First Responder chkdisk and format NTFS Lab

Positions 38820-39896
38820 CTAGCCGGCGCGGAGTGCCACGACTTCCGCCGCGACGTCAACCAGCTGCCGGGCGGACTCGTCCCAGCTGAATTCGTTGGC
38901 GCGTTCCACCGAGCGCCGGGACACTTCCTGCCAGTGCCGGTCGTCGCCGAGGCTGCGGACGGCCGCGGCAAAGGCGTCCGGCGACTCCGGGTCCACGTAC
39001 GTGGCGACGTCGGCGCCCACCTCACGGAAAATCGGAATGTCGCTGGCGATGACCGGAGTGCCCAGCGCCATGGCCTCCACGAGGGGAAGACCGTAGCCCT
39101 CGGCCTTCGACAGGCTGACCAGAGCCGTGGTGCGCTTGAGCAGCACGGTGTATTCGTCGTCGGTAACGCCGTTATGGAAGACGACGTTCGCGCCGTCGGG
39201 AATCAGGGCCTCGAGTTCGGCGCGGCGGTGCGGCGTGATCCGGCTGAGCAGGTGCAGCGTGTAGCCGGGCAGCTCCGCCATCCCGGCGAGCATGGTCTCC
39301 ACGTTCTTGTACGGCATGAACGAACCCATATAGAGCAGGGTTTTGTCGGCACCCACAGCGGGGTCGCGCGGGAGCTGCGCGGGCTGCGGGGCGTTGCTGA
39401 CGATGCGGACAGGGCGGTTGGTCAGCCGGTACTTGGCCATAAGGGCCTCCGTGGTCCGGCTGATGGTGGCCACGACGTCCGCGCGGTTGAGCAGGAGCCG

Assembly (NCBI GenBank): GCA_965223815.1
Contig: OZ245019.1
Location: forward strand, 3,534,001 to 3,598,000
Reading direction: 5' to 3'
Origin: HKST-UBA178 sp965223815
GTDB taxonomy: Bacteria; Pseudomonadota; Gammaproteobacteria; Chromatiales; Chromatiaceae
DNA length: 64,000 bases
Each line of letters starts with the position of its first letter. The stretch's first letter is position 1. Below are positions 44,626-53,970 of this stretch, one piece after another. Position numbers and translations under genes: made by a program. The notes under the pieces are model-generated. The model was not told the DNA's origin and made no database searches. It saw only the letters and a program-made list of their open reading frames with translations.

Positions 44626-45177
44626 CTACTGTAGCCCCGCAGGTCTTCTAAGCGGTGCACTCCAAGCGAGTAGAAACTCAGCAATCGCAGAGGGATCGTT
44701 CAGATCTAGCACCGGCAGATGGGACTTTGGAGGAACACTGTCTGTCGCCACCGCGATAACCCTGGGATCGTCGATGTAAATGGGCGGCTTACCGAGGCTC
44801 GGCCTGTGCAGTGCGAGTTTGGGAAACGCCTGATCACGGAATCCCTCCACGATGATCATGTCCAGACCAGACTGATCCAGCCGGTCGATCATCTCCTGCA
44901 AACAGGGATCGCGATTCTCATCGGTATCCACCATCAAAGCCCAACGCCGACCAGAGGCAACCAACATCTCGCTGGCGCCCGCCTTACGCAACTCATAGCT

In our First Responder lab, we take a close look at several incident reporting tools, starting with chkdisk. You’ll observe that with chkdisk utility, the dive volumes & paths are checked for errors and other anomalies.  You’ll overserve how to use the tool, as well as using the switch commands to perform specific tasks. With the /bottom switches, you’ll observe that NTFS performs specific checks of the volume such as checking for bad clusters, and checks of index entries.  And you’ll see how chkdsk displays all the disposition data regarding the volume including serial number, confirms file system type, and calculates file and folder totals amongst other data. [toggle_content title="Transcript"] Hi, Leo Dreiger here. I wanna talk to you about chkdsk. In many cases, you'll come up with something like this; do you want to scan and fix the Blue USB drive F? There might be a problem. Um, if so would you like it to basically scan it and fix it or continue without scanning? So what we're going to do is go to the command line, okay? Cd space dot dot, cd space dot dot, to get back to the root; clear the screen and do a chkdsk, space, forward slash, question mark. And, uh, what I'll do here is I'll try to make the font a little bit bigger just to make this a little bit easier for you guys to read, okay? So chkdsk, alright? Uh, it's a relatively easy program to run it. It – you know, if you have a network administration background, you, you more than likely have used but you certainly can use it in a forensics process as well. Um, so it's in chkdsk, then the volume or the path, um, and then basically, uh, couple of different options in what you can do. So, uh, F, okay? Fixes errors on the disk, uh, forward slash V, on FAT or FAT32 only. Display the full path and name of every file on the disk. Sounds like a little bit of a lengthy of a process if you ask me. Or on NTFS, display the clean-up messages if any, alright? So that's good, very similar to like a verbose option. Uh, dash R, locate bad sectors and recoverable readable information, okay? Um, actually that was, uh, this option right here, dot dash R. Dash L size, this will only work for NTFS, changes the log file size so that the specified number of kilobytes. Uh, if this size is not applicable display the current size, okay? Then you have a dash X or forward slash X, forces the volume to dismount first if necessary. Um, probably a good idea to do that considering you shouldn't be analyzing something that's also has potential of being used somewhere else. You have a forward slash I, performs a less vigorous check of index entries. Um, now I don't realistically ever do that. There, there probably is a reason, but you can do that. Um, however, whenever. I try to, uh, fix – uh, keyword there, fix – a disk, um, I want the vigorous options 'cause I want everything to get fixed. Uh, so I don't ever realistically use that in less vigorous. I would imagine, though, that it would be faster if you did check that option, but I'd rather have it fixed permanently than speed. Um, so to me that's just a little preference on my behalf. You have the forward slash C, this skips the checks of, uh, the cycles within the folder or structure. And forward slash B; this re-evaluates the bad clusters on the biome and also implies that you actually have a forward slash R. So one of the things we're going to to do here is, uh, if I open up – and we're going to do basically the F drive. This is the Blue USB, okay? So, we're going to do chkdsk, F colon, uh, forward slash fix, um, and then we can also do something like, uh, maybe a forward slash B here, um, and maybe, mmmm, uh, actually let's add a forward slash F, forward slash R, and forward slash B, and then let's see if it – what comes out. So in this case, the Windows – um, the type of – actually it's FAT32, so basically none of the NTFS options, um, are going to work. So that's a little, uh, foresight on my behalf, so let's just go back and do the, the dash F, alright? So its going to come up with a type of the file system is FAT32, uh, and it's only a 400 and some odd megabyte drive. Uh, the name of it is Blue USB, the serial number is such-and-such. Now this is helpful because in many cases, you actually – we need to get this serial number off of the removable drice, device, especially if you're going to try to map a particular USB drive to only work with particular systems. So you can, in theory, um, use USB drives appropriately, although it's a lot of of administrative overhead. So typically, the easy way out there is just to turn off, you know, USB drives, especially in some sort of governmental or federal space. Windows is verifying files and folders. The file folder verifications are complete. Windows has checked the file systems and found no problems. However, I still have – let's see, if it's actually still open. Umm, it looks like it went away because the little command prompts ,uh, uh, would you like to fix this drive? Looks like that's gone now, okay? So let's go back and try to do it again, okay? So we have the F fix option here. That was for FAT32. Um, and we could also do an X here and the rest of these are going to be NTFS options. So in this case, because it's actually, um, FAT32, there's not much that we're going to be able to do here. But what we can do and we can do this a couple different ways. Let's say that I want to – let's do it, um, let's do it like this. So we're going to go over to computer, mange it. Let me show you a different kind of view into this world here so stick with me. So we're going to come in here to disk management, and give it a second to open. It's, uh, loading disk configuration information down here, and you can see that towards the bottom. And there we go, so here's the, uh, FAT32. If we, um, go to the properties of this, okay? Here you can see the total size, the different tools, if you want to do error checking. So automatically a dash F or fix and then scan and attempt recovery of bad sectors, you can do that as well, right here. Uh, and that's easy enough to do, so we can just do that real quick. That shouldn't take long at all. So this is another way in which you can fix, um, a file. Oh I'm sorry, not a file but, uh, your know, a drive or something like that, and uh your device was successfully scanned. No problems were found and the devices ready for use. If you remove the device or disk before all files were written to it, part or some of the files might still be missing. If so, go back and to the source and recopy these files, um, to the disk. And you can go basically get a high level summary. So notice what's here, okay? Kind of looks familiar doesn't it? Looks exactly like what we got here in this screen here. So if I just kind of reformat that a little bit, uh, and then you can kind of compare these. 505147, 505147; 505122, 505122, looks the same to me. In other words, I am happy with that, okay? Alright? So we can close out of that so it scanned them just fine. Um, and then just really nothing else. Just to be thorough here there's nothing else in hardware. We don't necessarily want to share it. Uh, we're not going to add any password protection to it. We don't need a ready boost. Then there's nothing realistically nothing to customize, alright? So now what we can do is format the drive, and this will, uh, lose any data that is associated with it. So I do have a file on there, um, that is, uh, a password file, but I'm officially changing from FAT32 to NTFS, perform a quick format and enable and file and folder compression. That's not entirely irrelevant or accurate at, at this point. In other words I don't have a specific need for that. So I'm going to leave that alone and then also if I wanted to change the file allocation units size, um, I can do that but, you know, only, you know, the very very small drive that's irrelevant here. So, um, formatting this file you'll more erase all the data you want. Back up any data that you want to keep before formatting it. Do you want to do it? Sure. So again, we have data on here,. We've got a password file on here, and I'm in the process of formatting it, and we'll see if, um, you know, if it goes bye-bye. So now it looks like it's NTFS, okay? So again had data on it. Just formatted it. Now I should have basically a drive with nothing else on it here. So I'm going to go down to Blue USB; folder's empty. Whatever data was on there, bye-bye, okay? Nothing to see here. We can go to properties. We can verify that it's now in NTFS, um, and we're going to kinda do a couple more things here and then I'll show you some tricks, okay? So now we're going to go back to the F drive here and now all of our NTFS options will work, okay? So, chkdsk is verifying files, stages 1 of 15. 256 file records. Wow that's a lot considering I just formatted this; 256 files records processed. File verification completed, zero large files, zero bad files, zero EA records processed, zero reparse records processed. Chkdsk is verifying indexes and this was stage one, this one stage two, three, four, and five all the way through. Um, zero unindexed files scanned and recovered. Chkdsk is verifying security descriptors three of five, alright? So 256 log security IDs processed. Nine data files processed. Interesting because it had nothing on it; 240, uh, files processed, in the Stage 4 of 5 and 1100 – 11,003 clusters processed. Okay, great. And then we get a nice, uh, summary here at the end. Um, it found , uh, 21568 kilobytes in 5 different files, 11 indexes, 0 bad sectors. So in theory, we shouldn't get a pop-up anymore that says hey, would you like to scan this drive? Um, so and so used by the system, um, so and so, uh, occupied the log file sides and the available data on the drive. Okay, great, nice. So had data on it, was FAT32, formatted it as NTFS, uh, um. And now we can go back in and perhaps see if, um, for example, we can't get some of the information off this drive in a later lab, uh, to basically see, you know, if anything is left. And uh, there's several tools you can do that to try to, you know, to do your hard drive recovery and things like that. So I'll leave it for there for this lab; that's chkdsk. I basically took a drive, formatted it as FAT32, uh, formatted it as NTFS, got rid of all the data on it, so this low level format should be ready to, uh, uh, and handy, ready to go, okay? So on and so forth, a nice, nice, good spot for, uh, if a user would have cleaned their tracks and then you find a drive with nothing on it, what do we do with it, alright? So good, good, place to be in. My name's Leo Dreiger, thanks for watching and don't forget to check us out on Facebook, LinkedIn, YouTube, and Twitter. [/toggle_content]